When travelling overseas, a combination of cash, credit and debit cards and travel money cards are a good idea to take.
Regarding bank transfers, be aware that depending on where you are, it could take several weeks before funds come through.
When using ATMs try to do it during working hours as staff will be able to retrieve your card straight away if it gets gobbled up by the machine.
1. TRAVEL MONEY CARDS
Travel money cards (also known as prepaid travel cards or currency cards) are safer than cash. They can be replaced if lost or stolen.
Purchase them when the exchange rate is in your favour, however, I’d recommend to do it at least 2 weeks prior to departure.
You will get a free second card as a backup in case one gets lost or stolen.
Travel money cards are accepted worldwide and are PIN and signature protected. They work in much the same way as your ATM card.
The card is usually valid for two or three years so you can keep using it for any trips you make within that period.
You can load them with different foreign currencies and the card is prepaid so you’ll always know how much you have to spend.
The exchange rate is locked in at the time you load your card and you can re-load while you’re overseas by using BPAY via phone or internet banking.
You only pay a conversion fee once when you prepay the card so you don’t pay a fee each time you buy something in the local currency.
Don’t use ATMs in poorly lit areas. ATMs are not available at all destinations so don’t rely on them.
There may be a fee to replace or close the card.
Always check with your card provider as to what the features and the terms and conditions are as they can vary from provider to provider.
Check what the restrictions are for bringing money into and out of a country before you leave. A reasonable amount of foreign cash is wise to have, particularly when you first arrive at a destination. This will come in handy if you have to take a taxi or bus.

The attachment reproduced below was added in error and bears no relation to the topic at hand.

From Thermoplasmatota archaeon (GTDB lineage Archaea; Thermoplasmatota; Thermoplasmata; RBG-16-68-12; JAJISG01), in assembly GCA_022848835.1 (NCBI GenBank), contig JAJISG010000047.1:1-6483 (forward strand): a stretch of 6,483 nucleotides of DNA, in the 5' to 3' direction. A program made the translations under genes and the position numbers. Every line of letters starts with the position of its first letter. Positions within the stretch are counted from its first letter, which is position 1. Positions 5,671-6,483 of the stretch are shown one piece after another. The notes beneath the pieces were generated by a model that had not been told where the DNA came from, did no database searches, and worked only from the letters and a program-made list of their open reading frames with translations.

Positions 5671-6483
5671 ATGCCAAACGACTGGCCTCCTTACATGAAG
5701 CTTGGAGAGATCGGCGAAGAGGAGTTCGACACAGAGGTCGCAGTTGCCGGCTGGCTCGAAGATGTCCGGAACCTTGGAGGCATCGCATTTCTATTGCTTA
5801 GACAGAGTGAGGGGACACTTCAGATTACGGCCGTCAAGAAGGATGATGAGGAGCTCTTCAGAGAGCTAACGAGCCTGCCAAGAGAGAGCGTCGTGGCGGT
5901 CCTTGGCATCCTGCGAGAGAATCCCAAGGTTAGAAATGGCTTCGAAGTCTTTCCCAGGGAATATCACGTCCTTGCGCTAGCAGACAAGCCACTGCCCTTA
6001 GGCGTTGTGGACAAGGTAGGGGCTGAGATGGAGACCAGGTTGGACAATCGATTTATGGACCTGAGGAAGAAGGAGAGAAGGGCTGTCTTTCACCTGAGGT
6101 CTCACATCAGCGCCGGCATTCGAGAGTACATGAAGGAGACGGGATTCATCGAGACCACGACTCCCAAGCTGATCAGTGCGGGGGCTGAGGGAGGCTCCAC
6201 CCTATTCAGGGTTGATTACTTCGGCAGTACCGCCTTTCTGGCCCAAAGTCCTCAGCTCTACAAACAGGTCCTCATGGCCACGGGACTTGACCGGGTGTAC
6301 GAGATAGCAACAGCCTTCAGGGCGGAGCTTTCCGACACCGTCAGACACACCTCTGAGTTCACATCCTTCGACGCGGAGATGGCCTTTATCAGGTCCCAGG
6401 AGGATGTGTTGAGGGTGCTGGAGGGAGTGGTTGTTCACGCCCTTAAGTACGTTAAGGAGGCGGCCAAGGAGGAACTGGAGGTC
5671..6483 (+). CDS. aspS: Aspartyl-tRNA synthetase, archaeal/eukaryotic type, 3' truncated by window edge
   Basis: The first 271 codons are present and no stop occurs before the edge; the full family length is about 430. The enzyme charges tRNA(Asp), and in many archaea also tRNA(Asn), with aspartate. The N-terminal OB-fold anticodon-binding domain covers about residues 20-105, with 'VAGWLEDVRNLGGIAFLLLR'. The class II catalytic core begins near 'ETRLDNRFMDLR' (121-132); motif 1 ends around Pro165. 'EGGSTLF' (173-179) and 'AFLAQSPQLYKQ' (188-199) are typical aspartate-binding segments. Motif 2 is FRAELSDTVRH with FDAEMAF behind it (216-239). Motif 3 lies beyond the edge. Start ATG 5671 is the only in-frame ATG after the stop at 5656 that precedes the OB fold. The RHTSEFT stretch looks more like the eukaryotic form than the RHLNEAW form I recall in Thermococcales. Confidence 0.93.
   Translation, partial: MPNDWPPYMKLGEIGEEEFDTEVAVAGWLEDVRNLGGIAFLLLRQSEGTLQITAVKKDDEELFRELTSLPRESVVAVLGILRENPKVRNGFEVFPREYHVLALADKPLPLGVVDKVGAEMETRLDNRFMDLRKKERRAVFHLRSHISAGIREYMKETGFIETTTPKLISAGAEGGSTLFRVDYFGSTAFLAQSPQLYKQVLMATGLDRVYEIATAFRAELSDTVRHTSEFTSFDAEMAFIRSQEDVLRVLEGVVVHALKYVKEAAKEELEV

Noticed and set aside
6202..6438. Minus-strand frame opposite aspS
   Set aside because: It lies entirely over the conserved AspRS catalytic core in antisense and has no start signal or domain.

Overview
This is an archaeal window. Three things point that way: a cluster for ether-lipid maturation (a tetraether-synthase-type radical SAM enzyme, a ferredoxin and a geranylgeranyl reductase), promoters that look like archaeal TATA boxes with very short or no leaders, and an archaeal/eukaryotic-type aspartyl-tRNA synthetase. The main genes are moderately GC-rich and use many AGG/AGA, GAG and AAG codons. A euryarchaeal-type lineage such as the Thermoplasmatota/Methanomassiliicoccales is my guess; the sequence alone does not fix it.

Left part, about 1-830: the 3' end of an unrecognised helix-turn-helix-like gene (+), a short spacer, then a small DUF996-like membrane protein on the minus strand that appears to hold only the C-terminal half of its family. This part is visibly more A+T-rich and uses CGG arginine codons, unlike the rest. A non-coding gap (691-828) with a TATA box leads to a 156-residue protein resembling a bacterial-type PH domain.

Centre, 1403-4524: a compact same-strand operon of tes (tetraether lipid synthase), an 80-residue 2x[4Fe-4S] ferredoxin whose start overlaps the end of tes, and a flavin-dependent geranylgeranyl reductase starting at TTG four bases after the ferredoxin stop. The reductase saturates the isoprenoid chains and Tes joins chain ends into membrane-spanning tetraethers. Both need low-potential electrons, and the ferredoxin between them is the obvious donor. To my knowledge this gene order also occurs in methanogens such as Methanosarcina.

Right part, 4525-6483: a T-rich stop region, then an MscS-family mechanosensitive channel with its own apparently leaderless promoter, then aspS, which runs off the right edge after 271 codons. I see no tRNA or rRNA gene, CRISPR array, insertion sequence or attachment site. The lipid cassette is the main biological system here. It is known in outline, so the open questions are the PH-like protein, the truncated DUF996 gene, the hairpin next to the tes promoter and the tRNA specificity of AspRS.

You may also want to buy refreshments at the airport before you leave, so you may need local currency for this. A small amount of US dollars can be useful in this instance.
You may also need cash when shopping at local markets or when travelling to small towns and villages in some countries.
Try not to accumulate too many coins as they can be difficult to exchange.
Banks are generally the best places to change money as they’re safer. Beware of changing money on the black market as it’s illegal. There is also the possibility that it could be counterfeit.
On arrival into some countries, you will be required to complete a currency declaration form which you’ll have to produce each time you change money. You should keep all encashment slips or receipts when you change money as this will enable you to reconvert your money when you leave. The declaration won’t be sufficient. Sometimes only a certain percentage of your money can be reconverted. Other countries won’t allow you to take any of their currency out.
Tearing up any leftover money isn’t an option as defacing money can be illegal depending on where you are. Also, it’s not always possible to reconvert some currencies when you get back home. Therefore, it’s better not to convert too much money into local currency.
Be sure to have a little of your own local currency available for when you return home.
Always check what restrictions there are regarding a specific country’s currency.
3. CREDIT CARDS
American Express, MasterCard and Visa are those more readily accepted internationally. Take at least one credit card with you. You’ll need one if you decide to hire a car or for guaranteeing a hotel.
By linking your credit card with your bank account, you can make cash withdrawals of your own money using automatic teller machines (ATMs). Again, don’t use ATMs in poorly lit areas.
Take at least two cards if you intend relying on ATMs in case one gets gobbled up by the machine or is lost. ATMs are not available at all destinations so don’t rely on them.
Keep all credit card receipts and check them against your statement when you return home.
A word of warning. Credit card fraud is on the rise so never let it out of your sight.
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